Round 3 is coming up momentarily. Of course we’re talking about the Sutherland Saga, the seemingly endless courtroom soap opera.
In the last episode, culminating on Sept. 27, Justice Gorman accepted Sutherland Press building owner David McGee’s submission at a May hearing in the Elgin County Courthouse that Sutherland Loft Inc. did not receive notice of a building order issued by the city and its president was unaware, specifically, the building might be demolished if not remediated by the owner.
McGee’s lawyer, Valerie M’Garry, argued in March of this year the city did not properly deliver via registered mail a letter warning demolition of the building would begin at the end of that month because of noncompliance with a property standards order. The order called for immediate replacement of spalling or damaged bricks and securing the roof, which had suffered a partial collapse.
As a result of Justice Gorman’s ruling, both the work order and the demolition warning are null and void.
Undaunted, the city is going to proceed with issuing another work order, according to city manager Wendell Graves.
“We will be issuing a new order as a result of the decision from the courts,” advised Graves on Thursday. “It will be an unsafe building order. It will be issued shortly.
“When you issue any order, the respondent has an opportunity to respond. So it will be in Sutherland Lofts Inc. court to respond to that order. Those are the steps we have to follow.”
As for time frame for completion of the required remedial work, Graves indicated “There will be milestones in the order and our building officials are working on that. That will be laid out in the order.”
So, we’re right back to Square 1.
“Yes, in terms of issuance of an order. But we will keep moving forward from our side to make sure public safety is looked after.”
You can bet the city will deliver that order in a fashion that defies challenge.
“We will be doing our due diligence to ensure there is no cause for anyone to challenge the way it is delivered,” assured Graves.
On the other side of the ledger, M’Garry told this corner Thursday “I’ve been in discussion with Mr. Sanders (John Sanders, the city’s legal counsel) and he has not indicated to me they’re going to repeat the process, but that doesn’t mean they won’t. At this point, I have no information one way or the other.”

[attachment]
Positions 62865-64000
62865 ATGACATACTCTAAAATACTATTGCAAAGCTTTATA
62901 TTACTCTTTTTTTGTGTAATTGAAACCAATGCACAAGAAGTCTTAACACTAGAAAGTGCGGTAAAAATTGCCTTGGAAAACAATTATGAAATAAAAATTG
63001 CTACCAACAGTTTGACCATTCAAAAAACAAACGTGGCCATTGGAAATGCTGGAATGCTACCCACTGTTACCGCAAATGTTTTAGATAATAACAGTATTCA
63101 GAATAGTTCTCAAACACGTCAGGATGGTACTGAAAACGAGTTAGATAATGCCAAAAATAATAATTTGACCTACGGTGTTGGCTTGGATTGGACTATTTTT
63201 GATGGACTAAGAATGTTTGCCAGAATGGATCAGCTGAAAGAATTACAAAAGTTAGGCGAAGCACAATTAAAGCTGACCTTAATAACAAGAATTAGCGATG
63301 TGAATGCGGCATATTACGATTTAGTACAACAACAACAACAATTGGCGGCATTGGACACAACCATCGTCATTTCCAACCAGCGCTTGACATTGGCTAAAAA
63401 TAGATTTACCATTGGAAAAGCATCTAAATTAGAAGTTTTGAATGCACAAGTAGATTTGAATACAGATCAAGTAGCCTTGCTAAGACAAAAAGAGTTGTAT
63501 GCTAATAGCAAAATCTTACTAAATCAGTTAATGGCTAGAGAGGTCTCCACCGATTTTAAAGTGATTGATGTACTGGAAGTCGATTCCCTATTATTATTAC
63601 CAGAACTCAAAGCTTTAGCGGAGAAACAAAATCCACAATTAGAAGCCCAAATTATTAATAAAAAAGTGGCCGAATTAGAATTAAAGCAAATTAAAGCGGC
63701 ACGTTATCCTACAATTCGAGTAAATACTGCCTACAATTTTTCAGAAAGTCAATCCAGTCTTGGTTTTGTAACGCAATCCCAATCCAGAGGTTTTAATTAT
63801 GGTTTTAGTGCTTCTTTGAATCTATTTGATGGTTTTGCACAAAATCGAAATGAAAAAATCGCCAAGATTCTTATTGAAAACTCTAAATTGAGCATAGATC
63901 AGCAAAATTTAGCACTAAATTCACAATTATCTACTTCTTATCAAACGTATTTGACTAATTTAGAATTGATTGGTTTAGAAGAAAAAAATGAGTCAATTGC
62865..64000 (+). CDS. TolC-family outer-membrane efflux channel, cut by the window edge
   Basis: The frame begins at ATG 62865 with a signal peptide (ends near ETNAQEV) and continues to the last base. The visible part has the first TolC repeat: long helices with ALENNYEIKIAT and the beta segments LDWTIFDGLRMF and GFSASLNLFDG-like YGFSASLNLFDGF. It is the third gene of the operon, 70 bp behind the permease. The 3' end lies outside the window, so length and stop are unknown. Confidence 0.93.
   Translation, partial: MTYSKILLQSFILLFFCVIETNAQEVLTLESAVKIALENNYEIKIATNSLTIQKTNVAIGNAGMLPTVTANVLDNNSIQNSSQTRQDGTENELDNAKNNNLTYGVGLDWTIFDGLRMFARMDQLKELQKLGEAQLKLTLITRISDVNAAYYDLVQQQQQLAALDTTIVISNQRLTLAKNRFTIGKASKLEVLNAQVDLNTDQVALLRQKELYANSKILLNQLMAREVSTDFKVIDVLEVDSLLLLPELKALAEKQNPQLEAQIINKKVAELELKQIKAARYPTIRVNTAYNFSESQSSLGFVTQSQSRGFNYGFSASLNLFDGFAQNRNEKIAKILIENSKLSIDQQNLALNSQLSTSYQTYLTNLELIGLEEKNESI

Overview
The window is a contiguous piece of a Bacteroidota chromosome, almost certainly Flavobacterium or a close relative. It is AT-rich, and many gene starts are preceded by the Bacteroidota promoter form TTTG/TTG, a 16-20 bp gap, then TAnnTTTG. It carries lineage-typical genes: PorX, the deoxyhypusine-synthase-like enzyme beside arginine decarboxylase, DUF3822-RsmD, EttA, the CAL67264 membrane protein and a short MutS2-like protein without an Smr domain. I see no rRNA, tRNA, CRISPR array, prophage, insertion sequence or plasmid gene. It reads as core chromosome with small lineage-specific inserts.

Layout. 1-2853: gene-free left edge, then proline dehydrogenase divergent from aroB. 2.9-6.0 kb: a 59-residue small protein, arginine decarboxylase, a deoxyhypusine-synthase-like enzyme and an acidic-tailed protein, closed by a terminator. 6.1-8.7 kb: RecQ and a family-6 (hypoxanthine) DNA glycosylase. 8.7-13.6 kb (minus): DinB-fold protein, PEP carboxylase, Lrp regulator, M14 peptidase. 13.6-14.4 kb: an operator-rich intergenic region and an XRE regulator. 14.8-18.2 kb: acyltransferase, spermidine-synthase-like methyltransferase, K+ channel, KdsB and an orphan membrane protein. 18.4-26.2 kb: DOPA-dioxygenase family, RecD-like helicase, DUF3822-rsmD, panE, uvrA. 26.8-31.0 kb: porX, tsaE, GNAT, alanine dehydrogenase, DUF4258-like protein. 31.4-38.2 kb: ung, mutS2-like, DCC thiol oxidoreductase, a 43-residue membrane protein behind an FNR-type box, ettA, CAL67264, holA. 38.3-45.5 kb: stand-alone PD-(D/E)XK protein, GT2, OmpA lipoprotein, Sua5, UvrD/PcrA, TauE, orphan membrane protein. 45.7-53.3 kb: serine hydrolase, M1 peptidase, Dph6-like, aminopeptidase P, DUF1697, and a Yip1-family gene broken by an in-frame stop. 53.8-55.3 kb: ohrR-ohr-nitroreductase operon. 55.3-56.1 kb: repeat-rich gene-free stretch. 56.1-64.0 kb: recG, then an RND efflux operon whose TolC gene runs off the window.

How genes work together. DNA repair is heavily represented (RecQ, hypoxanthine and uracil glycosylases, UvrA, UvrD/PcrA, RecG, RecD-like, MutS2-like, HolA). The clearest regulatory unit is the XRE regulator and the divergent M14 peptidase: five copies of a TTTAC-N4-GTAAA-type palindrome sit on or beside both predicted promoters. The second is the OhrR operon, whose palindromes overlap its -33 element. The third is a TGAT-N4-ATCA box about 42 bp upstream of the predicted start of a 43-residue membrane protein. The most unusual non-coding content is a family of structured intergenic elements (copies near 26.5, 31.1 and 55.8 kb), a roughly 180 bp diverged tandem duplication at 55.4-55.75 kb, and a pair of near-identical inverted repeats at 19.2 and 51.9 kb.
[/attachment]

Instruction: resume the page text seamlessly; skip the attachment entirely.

One thing that is crystal clear, stressed M’Garry, the city has no authority to proceed with its threat to demolish the four-storey building dating back to 1913.
“What she (Justice Gorman) effectively said was the lack of specificity of the order together with the defective service make it non-compliant . . . in other words, the order is null, void and inoperative.
“In other words, there is no order that says they can demolish.”
Did you catch that: the lack of specifics in the work order issued by the city. A point not mentioned in any release or conversation with city officials.
M’Garry and Sanders were to consult again later Thursday or Friday.
In the meantime, according to M’Garry, the building owner is attempting to move forward.
“Because things need to be done on the building. And he’s not unaware of that. But getting the financing remains an obstacle. And it’s one of the things I have to talk to Mr. Sanders about.
“It’s always been a Catch 22,” M’Garry added. “The building needs money in order to move it ahead. He can’t get the money if it’s going to be imminently demolished.”
‘IT’S A BIG, BAD MESS’
Lois Jackson is referring to incidents of animal abuse and neglect – cases of which are on the rise in St. Thomas and Elgin.
As chair of the city’s animal welfare select committee and founder of All Breed Canine Rescue, Jackson knows of what she speaks.
And now even greater profile as the case of 20-year-old Payton Garner and 19-year-old Cody Yeo wends its way through the court system.
Each has been charged with three counts of causing injury to an animal and one count of mischief under $5,000 as a result of damage to their apartment unit.
Back in August, the bodies of two dogs – apparently dead for some time – were found in a Confederation Drive apartment.
A cat – still alive – was removed for medical treatment.
Jackson is seeking to host a round table discussion to deal with the growing number of incidents of animal abuse.
“I’m hopeful I can put the police, firefighters, animal control, OSPCA (Ontario Society for the Prevention of Cruelty to Animals) and vets at a table and say what can we do in Elgin to provide facilities for on-going animal abuse and neglect issues.”
Can’t imagine why any one of those partners listed above would not participate in this forum as Elgin is one of the few areas without a humane society.
Garner and Yeo, by the way, are back in court Oct. 25.
City Scope appears Saturday in the St. Thomas Times-Journal. Questions and comments may be emailed to firstname.lastname@example.org.Follow @ianscityscope